• Upcoding
  • "DRG creep"
  • Outpatient services rendered in connection with inpatient stays
  • Teaching physician and resident requirements for teaching hospitals
  • Duplicate billing
  • False cost reports
  • Unbundling
  • Billing for discharge in lieu of transfer
  • Patients' freedom of choice
  • Credit balances-failure to refund
  • Hospital incentives that violate the anti-kickback statute or other similar federal or state statute or regulation
  • Joint ventures
  • Financial arrangements between hospitals and hospital-based physicians
  • Stark physician self-referral law
  • Knowing failure to provide covered services or necessary care to members of a health maintenance organization
  • Patient dumping

OIG Supplemental guidelines outlining additional concerns:

  • Submission of accurate claims and information
    • Outpatinet Procedure Coding
    • Admissions and Discharges
    • Supplemental Payment Consideration
    • Use of Informational Technology
  • Referral Statute: Self referral (Stark) and Federal Anti-kickback
    • Physician self-referral relationship (Stark Law)
    • Federal anti-kickback statute
  • Hospital need to review obligations under EMTALA
  • Hospital must examine relationships with beneficiaries especially in areas of gifts & gratuities, cost-sharing waivers and free transportation
  • Hopital cannot bill Medicare or Medicaid substantially in excess of usual charges
  • Other areas which do not pose significant risk but need to be examined:
    • Discounts to uninsured patients
    • Preventative care services
    • Professional courtesy
  • Hospital compliance programs should determine effectiveness of program
  • Self report within 60 days any credible evidence of misconduct.

Physician Practice Risk Areas:

  • Coding and billing
  • Reasonable and necessary services



Failure to comply with federal and state regulations can result in severe penalties to the hospital. Financial penalties can reach $10,000 per false claim submitted, up to $290,000,000, and the hospital could lose it's certification to care for Medicare and Medicaid patients.

Individuals can have fines and prison sentences imposed.

Specific Laws Everyone Must Be Aware Of:

Stark I and II - A law which prohibits physicians from referring a patient to a provider of designated health services, if the physician has a financial relationship with the provider.

Medicare Anti-Kickback Statutes - Makes it a crime to solicit or accept payment or other compensation knowingly and willfully for referring the patient to another provider of health services for which payment may be made in whole or in part by the Medicare or Medicaid programs. Also makes it a crime to offer such a payment to induce such a referral.

Private Inurement - Prohibits all non-profit organizations from paying more than a "reasonable" compensation to a private individual or entity from which it purchases services or items. Also prohibits the provision of items or services for less than market value.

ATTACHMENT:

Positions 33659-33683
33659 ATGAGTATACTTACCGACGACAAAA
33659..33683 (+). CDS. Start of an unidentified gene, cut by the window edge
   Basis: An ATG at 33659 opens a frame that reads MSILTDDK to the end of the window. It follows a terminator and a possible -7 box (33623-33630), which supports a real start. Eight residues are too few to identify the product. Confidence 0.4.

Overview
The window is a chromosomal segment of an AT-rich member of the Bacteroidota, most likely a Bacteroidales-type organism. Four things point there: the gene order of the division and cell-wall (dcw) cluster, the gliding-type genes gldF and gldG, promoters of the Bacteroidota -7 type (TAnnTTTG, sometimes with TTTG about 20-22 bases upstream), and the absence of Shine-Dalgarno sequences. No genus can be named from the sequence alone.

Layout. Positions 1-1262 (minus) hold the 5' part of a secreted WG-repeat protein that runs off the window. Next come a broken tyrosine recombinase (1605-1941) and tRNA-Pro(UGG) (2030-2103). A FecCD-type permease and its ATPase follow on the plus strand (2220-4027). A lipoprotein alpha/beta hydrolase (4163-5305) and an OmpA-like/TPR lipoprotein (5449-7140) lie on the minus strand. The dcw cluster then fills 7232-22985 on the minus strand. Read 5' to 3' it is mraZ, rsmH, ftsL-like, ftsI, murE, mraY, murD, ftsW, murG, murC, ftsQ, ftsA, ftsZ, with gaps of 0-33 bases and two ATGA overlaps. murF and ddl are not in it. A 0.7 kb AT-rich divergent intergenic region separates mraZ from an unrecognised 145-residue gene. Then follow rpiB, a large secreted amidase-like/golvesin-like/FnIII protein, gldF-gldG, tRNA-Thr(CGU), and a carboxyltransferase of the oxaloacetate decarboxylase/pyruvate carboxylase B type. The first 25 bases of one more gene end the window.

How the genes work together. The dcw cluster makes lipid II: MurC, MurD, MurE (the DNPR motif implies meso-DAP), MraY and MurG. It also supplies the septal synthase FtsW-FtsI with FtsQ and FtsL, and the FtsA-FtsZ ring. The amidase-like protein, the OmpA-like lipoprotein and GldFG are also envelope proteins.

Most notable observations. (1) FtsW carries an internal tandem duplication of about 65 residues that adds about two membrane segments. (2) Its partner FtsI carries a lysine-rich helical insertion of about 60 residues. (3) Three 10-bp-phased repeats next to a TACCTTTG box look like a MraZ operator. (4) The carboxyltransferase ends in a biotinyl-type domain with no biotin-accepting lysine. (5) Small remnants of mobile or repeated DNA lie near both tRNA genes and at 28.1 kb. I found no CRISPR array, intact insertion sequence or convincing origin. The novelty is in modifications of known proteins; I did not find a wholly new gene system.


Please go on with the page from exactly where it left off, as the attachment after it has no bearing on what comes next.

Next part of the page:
False Claims - Makes it a civil, as well as criminal offense, to knowingly present a false claim to the United States Government.

Ohio Fraud and Insurance Fraud - Knowingly making false statements involving the proceeds of an insurance policy, and presenting, or causing to be presented, to an insurer any known false statement in a claim for payment.


Everyone must first know about the Compliance program. This program directly relates to LMHS's mission and values in that it requires all Associates to adhere to the highest moral and ethical standards, as reflected to the Standards of Conduct.

We Must Also Be Sure That:

  • Coding accurately reflects the procedures performed and/or diagnosis as documented.
  • Billing must be consistent with Medicare/Medicaid rules
  • Documentation must reflect the patient's condition, as well as procedures performed and treatments received.
  • All charges must be substantiated with physician orders, medical necessity, and medical services provided.
  • Claim submission and cost reports must be completed according to Medicare/Medicaid rules.
  • Contracts must be at fair market value. Any remuneration to physicians must not be based upon referrals, or be used to induce referrals.

Report suspected violations immediately. Examples of activities which should be reported (not inclusive) are as follows:

  • Billing for services or items not provided or duplicate billing
  • Medically unnecessary services
  • Coding inaccuracies or DRG inaccuracies
  • False cost reports
  • Unbundling charges
  • Violations of anti-kickback statutes

To report a suspected violation:

  • Report to your unit manager or director, OR
  • Call the Compliance hotline at (419)998-4499, OR
  • Report to the Compliance Officer, at 226-5050, OR
  • Use the Opportunity for Improvement form

REMEMBER: The Hotline is confidential and the law prohibits retaliation.

Original: 04/01
Latest Rev: 09/13